Celebrating the life and career of JUDY GARLAND since 1999


STUDIO:  Metro-Goldwyn-Mayer


PRODUCTION DATES:  August & September 1937


RUNNING TIME:  80 minutes

RELEASE DATE:  November 25, 1937


Thoroughbreds Don’t Cry is the kind of little “B movie” that MGM excelled at making.  It doesn’t feature any of MGM’s big stars of the time (Judy wasn’t a star yet) but instead, and much like the other B movies, it gives the studio’s stock players a chance to shine.  These B movies were also training grounds for up and coming talents, allowing the studio to test out new and/or young contract player to see how they perform and, more importantly, to find out if the critics and public approve.  The larger percentage of MGM’s great stars cut their teeth on these B movies.

At this point, Judy was no different than any other young, new talent at the studio.  In fact, through no fault of her own, Judy’s situation created a bit of a dilemma for MGM.  As has been noted in all of the biographies about her, Judy’s big adult voice coupled with her adolescent awkwardness was a combination that puzzled MGM.  She wasn’t a budding sexpot (like Lana Turner), she wasn’t a cutesy child (like Shirley Temple).  She wasn’t even considered “pretty” like her contemporary, Deanna Durbin.  But, she had a voice that couldn’t be denied.  Now, not everyone at the studio was perplexed.  The musical folks like her mentor Roger Edens, knew and recognized her talent and potential.  Judy had not just a naturally gifted genius for singing, she was also a natural at acting, dancing, and even comedy.  Thoroughbreds Don’t Cry was the right film at this point in her career to further Judy’s experience in front of the camera and her exposure to audiences.

Thoroughbreds Don’t Cry is also notable as the first of the ten films Judy appeared in with Mickey Rooney.  All ten of those made at MGM.  Mickey was the biggest of the film’s stars at this point (excepting veteran legend Sophie Tucker), having been proving himself as a super-talented teen in seemingly every movie on the lot that required a kid his age.  He and Judy were natural together.  Their chemistry was undeniable.  They were already friends.  They had previously met before Judy was signed by the studio, while she was still in Vaudeville.  Ronald Sinclair was an alternative to the studio’s reigning British teen star, Freddie Bartholomew.  Bartholomew had the niche of being the idealized version of the proper English young man (and child) in such big budget costume dramas like David Copperfield and Anna Karenina.  It was planned to have Bartholomew in the Sinclair role but as Judy liked to joke decades later, “Freddie’s VOICE was changing.”

Judy pre-recorded two songs for the film, “Got A Pair of New Shoes” and “Sun Showers,” the latter was cut from the film at it was how and although the pre-recordings survive, the film does not.  Musically, the film isn’t much of a stretch for Judy but as noted, she gained more in general filmmaking experience than in testing her vocal abilities.  Audiences and critics enjoyed the film even though they noted the thin plot which wasn’t anything more or less than they expected.  Judy was singled out for praise as was Mickey.  The time was right and Judy was ready for MGM to give her a chance to shine in a film centered around her and her talents, which she got with her next assignment, Everybody Sing.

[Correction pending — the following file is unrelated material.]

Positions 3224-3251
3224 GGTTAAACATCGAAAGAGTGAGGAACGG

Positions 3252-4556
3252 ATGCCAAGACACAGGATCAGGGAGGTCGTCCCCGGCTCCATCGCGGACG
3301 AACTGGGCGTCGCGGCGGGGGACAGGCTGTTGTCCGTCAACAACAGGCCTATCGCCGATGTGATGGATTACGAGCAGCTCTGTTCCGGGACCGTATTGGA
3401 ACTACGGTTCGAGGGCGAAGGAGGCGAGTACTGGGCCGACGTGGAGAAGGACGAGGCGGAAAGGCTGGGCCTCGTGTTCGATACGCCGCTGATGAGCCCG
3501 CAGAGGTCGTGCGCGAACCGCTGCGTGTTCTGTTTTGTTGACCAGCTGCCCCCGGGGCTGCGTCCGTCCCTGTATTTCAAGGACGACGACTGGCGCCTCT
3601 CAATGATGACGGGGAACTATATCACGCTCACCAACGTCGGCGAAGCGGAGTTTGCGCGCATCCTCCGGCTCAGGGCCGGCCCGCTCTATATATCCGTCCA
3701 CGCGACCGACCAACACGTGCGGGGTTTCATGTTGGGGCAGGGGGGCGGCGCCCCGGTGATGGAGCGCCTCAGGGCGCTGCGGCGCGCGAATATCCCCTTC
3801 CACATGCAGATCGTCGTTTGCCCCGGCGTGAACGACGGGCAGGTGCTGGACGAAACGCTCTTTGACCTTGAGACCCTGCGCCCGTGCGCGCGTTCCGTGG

TIMELINE (there isn’t much extant data pertaining to the particulars of the short production schedule):

  • Early August 1937:  Judy began work on the film.
  • August through October:  Judy was working on both Thoroughbreds and Everybody Sing.  The latter’s production continued after filming on Thoroughbreds ended.
  • September 11, 1937:  Judy pre-recorded “Sun showers.”
  • September 20, 1937:  Judy pre-recorded “Got A Pair Of New Shoes.”
  • October 24, 1937:  Judy pre-recorded the finale version of “Got A Pair Of New Shoes” with Mickey Rooney and Ronald Sinclair.


Judy Garland as Cricket West
Mickey Rooney as Timmy Donovan
Sophie Tucker as Mother Ralph
C. Aubrey Smith as Sir Peter Calverton
Ronald Sinclair as Roger Calverton
Forrester Harvey as Wilkins
Charles D. Brown as “Click” Donovan
Frankie Darro as “Dink” Reid
Henry Kolker as “Doc” Godfrey
Helen Troy as Hilda


Produced by: Harry Rapf
Directed by: Alfred E. Green
Screenplay by: Lawrence Hazard, from an original story by Eleanore Griffin and J. Walter Ruben
Music and lyrics by Nacio Herb Brown and Arthur Freed
Photography: Leonard Smith
Editor: Elmo Vernon


Got a Pair of New Shoes
(Judy Garland, Mickey Rooney, Ronald Sinclair)

Sun Showers
(Judy Garland)

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